Last updated: 2019-11-06

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It has been shown that the length (count of days) of a time series may be one of the most important factors in determining the usefulness of those data for any number of applications (Schlegel and Smit 2016). For the detection of MHWs it is recommended that at least 30 years of data are used in order to accurately detect the events therein (Hobday et al. 2016). This is no longer an issue for most ocean surfaces because many high quality SST products, such as NOAA OISST, are now in exceedance of the 30-year minimum. However, besides issues relating to the coarseness of these older products, there are many other reasons why one would want to detect MHWs in products with shorter records. In situ measurements along the coast are one good example of this, another being the use of the newer higher resolution SST products, a third being the use of reanalysis/model products for the detection of events in 3D. It is therefore necessary to quantify the effects that shorter time series lengths(< 30 years) have on the detection of MHWs.

# The packages used in this analysis

# The custom functions written for the analysis

Time series shortening

A time series derives it’s usefulness from it’s length. This is generally because the greater the number of observations (larger sample size), the more confident one can be in the statistical outputs. This is particularly true for decadal scale measurements and is why the WMO recommends a minimum of 30 years of data before drawing any conclusions about long-term trends observed in a time series. We however want to look not at decadal scale trends, but rather at how observed MHWs compare against one another when they have been detected using longer or shorter time series. In order to to quantify this effect we will use the minimum and maximum range of time series available in the NOAA OISST product, which is 37 complete years (1982 – 2018). For comparing MHWs the minimum time series length used will be ten years so that we may still have enough events detected between shortened time series to produce robust statistics.

Before we can discuss shortening techniques, we must first consider the inherent long-term trend in the time series themselves. This is usually the primary driver for much of the event detection changes over time (Oliver et al. 2018). Therefore, if we truly want to understand the effect that a shortened time series may have on MHW detection, apart from the effect of the long-term trend, we must de-trend the time series first. To this end there is an entire separate vignette that quantifies the effect of long-term trends on the detection of events.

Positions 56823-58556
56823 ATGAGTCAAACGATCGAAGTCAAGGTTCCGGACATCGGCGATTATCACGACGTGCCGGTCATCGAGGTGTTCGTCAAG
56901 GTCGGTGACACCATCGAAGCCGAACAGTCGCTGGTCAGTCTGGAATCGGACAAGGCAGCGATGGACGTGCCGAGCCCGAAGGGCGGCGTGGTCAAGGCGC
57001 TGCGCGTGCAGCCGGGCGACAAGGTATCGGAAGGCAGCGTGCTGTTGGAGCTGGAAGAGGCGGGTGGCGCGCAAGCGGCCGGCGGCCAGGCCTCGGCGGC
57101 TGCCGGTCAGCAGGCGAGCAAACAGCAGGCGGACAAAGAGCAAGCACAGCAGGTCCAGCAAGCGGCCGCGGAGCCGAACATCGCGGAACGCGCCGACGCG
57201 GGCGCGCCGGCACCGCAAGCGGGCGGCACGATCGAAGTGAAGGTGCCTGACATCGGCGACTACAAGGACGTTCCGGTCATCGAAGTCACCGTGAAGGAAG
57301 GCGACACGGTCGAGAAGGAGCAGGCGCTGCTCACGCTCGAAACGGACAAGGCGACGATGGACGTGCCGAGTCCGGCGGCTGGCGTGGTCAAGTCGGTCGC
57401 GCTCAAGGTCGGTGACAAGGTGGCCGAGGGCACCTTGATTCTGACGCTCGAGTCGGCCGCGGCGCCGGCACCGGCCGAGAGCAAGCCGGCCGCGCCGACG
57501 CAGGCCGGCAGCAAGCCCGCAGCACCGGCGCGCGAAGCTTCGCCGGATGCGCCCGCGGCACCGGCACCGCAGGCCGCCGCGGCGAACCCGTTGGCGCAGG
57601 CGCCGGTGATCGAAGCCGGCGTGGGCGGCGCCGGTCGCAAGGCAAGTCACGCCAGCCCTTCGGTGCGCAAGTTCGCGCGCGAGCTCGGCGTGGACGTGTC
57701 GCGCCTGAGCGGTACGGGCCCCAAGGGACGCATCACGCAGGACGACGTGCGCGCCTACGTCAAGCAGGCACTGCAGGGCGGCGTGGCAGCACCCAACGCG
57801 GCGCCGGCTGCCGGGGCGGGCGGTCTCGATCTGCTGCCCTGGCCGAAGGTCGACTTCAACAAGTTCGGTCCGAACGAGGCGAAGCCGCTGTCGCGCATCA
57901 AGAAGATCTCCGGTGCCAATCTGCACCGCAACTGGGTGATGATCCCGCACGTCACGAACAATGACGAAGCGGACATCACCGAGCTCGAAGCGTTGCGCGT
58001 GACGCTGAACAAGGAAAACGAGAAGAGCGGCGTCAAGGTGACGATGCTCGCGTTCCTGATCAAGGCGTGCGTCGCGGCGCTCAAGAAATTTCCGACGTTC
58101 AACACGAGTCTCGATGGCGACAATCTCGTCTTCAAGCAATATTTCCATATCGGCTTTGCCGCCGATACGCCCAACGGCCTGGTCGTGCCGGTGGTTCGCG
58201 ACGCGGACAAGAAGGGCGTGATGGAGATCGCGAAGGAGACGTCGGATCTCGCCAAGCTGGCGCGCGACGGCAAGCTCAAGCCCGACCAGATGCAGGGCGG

The WMO recommends that the period used to create a climatology be 30 years in length, starting on the first year of a decade (e.g. 1981), however; because we are going to be running these analyses on many time series shorter than 30 years, for the sake of consistency we will use all of the years present in each re-sampled time series as the climatology period, regardless of length. For example, if a time series spans 1982 – 2018, that will be the period used for calculating the climatologies. Likewise, should the time series only span the years 2006 – 2018, that will be the period used.

# The function used to de-trend the time series:
detrend <- function(df){
  resids <- broom::augment(lm(temp ~ t, df))
  res <- df %>%
    mutate(temp = round((temp - resids$.fitted),2))

The effect this has on the climatologies and MHW metrics will be quantified through the following statistics:

  • The effect size of shortening will be compared against the control (30 year time series) values
  • Confidence (CIs) for each MHW metric at different time series lengths will be calculated

In addition to checking all of the statistics mentioned above, it is also necessary to record what the overall relationship is with the reduction of time series length and the resultant metrics. For example, are MHWs on average more intense in shorter time series or less? This will form part of the best practice advice later.

We systematically shorten the three pre-packaged time series available in the heatwaveR package and the python distribution from 37 – 10 years on the first de-trended data. This is also run on 1000 randomly selected pixels from the global dataset, which may be seen in the script found in the GitHub repository at ‘code/workflow.R’. The full global product is also analysed but not included in the level of detail here that this sub-sample is analysed with. Only the analysis on the three reference time series is shown here due to the speed of the analysis/compiling process.